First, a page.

Bystanders are more likely to respond to clearly dangerous situations. Based on the concept of altruism born of suffering, those who have experienced victimization also respond and view situations differently. The first hypothesis was that bystanders would have an increased intent to intervene in a physical assault over a sexual assault. The second hypothesis was that bystanders with past victimization would report higher intent to intervene regardless the type of assault. Undergraduate women of a northeastern U.S. college (N=240) were assigned to read either a sexual assault or physical assault hypothetical situation and then self-reported their responses to the situation and past experiences of victimization. Results showed support for both hypotheses about intent to intervene. Overall, women were more likely to intervene in response to physical assault over a sexual assault. However, for women of past victimization, intent to intervene was higher in the sexual assault condition. Findings also supported the concept that bystanders view physical violence as more dangerous than sexual assault, and they provided evidence for altruism born of suffering.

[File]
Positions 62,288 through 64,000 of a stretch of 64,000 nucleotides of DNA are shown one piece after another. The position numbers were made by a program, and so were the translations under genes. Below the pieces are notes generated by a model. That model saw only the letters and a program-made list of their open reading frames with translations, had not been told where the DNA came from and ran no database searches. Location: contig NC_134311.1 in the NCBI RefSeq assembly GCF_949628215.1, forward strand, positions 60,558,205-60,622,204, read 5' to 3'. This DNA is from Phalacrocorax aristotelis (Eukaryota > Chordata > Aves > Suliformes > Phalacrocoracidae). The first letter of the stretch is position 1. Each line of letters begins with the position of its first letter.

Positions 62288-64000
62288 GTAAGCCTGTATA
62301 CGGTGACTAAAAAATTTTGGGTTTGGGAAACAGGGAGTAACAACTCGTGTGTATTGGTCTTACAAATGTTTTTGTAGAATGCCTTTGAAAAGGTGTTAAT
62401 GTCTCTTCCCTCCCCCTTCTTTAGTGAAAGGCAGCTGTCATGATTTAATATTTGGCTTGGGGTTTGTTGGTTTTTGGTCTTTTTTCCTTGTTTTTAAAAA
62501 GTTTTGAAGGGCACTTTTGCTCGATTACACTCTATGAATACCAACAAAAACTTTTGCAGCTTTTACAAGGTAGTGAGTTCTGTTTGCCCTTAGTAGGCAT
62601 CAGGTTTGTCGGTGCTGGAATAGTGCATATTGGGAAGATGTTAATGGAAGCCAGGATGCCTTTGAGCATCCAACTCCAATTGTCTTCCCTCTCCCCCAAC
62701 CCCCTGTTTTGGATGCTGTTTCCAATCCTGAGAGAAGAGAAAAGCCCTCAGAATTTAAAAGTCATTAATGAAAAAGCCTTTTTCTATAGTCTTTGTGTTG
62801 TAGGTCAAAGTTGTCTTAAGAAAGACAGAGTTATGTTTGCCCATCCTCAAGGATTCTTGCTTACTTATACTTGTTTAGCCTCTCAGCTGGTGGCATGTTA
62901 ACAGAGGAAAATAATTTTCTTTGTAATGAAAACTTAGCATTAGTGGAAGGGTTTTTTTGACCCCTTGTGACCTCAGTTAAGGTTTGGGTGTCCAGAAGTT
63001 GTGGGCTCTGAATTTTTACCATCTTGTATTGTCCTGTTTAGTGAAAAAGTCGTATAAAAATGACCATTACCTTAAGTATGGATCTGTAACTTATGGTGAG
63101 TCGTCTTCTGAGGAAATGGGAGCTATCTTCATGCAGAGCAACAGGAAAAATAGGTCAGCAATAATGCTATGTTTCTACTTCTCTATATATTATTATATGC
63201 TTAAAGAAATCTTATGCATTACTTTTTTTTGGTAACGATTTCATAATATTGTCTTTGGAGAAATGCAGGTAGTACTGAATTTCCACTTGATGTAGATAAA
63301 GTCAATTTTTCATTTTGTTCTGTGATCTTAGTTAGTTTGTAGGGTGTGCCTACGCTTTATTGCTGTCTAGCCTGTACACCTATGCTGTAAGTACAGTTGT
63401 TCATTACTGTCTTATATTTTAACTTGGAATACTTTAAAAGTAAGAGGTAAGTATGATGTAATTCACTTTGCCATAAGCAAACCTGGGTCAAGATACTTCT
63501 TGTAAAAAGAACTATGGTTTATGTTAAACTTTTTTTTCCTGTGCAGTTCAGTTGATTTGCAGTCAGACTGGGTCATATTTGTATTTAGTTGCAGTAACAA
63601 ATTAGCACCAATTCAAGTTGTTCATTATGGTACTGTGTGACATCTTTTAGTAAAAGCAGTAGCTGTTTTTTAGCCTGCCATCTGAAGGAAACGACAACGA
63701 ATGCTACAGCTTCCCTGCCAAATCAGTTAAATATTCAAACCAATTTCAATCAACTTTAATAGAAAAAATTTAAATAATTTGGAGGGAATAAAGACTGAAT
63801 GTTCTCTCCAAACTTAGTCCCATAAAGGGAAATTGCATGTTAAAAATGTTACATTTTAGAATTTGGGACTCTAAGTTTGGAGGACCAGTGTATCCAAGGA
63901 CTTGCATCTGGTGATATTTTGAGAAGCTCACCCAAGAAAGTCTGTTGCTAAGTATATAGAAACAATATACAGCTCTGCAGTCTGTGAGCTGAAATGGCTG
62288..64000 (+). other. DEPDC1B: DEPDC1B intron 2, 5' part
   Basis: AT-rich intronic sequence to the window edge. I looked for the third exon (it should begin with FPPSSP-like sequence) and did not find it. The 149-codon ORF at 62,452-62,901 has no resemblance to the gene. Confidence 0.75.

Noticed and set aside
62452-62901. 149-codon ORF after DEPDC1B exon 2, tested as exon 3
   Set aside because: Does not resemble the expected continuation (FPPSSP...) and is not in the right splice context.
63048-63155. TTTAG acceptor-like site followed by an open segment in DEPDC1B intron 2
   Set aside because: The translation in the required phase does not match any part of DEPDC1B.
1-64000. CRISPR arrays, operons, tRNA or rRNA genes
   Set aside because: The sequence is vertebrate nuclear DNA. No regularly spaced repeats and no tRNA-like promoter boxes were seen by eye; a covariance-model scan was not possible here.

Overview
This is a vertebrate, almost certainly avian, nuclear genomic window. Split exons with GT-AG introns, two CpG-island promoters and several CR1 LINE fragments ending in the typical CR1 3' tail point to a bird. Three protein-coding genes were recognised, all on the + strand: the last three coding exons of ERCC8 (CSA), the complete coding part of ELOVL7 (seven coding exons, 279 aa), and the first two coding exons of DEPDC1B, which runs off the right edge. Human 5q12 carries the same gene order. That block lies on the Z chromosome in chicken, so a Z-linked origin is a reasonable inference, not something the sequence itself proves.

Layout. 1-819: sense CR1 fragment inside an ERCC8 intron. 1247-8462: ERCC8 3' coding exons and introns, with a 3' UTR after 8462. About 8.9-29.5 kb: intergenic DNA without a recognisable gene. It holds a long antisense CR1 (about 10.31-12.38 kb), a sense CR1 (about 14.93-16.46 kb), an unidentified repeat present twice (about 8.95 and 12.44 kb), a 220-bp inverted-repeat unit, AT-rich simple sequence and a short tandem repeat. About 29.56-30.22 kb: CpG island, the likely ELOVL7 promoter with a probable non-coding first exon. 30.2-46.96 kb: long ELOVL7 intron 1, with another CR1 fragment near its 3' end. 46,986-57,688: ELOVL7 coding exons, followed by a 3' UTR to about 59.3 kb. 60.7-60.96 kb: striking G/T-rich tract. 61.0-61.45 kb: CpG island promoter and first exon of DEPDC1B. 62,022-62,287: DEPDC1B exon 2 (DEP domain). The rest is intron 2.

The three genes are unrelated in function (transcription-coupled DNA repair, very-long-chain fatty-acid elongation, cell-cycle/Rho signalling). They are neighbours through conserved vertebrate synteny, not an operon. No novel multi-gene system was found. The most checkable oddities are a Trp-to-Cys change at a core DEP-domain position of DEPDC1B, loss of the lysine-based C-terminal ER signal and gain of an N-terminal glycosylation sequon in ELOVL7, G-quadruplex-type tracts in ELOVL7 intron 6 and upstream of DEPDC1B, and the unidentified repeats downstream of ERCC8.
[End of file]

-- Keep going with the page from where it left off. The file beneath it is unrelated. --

Edgington, Claire; Ramos-Dries, Tess; and Katz, Jennifer
"Bystander Responses to Sexual or Physical Assault: Moderating Effects of Personal Victimization History,"
Proceedings of GREAT Day: Vol. 2018, Article 29.
Available at: https://knightscholar.geneseo.edu/proceedings-of-great-day/vol2018/iss1/29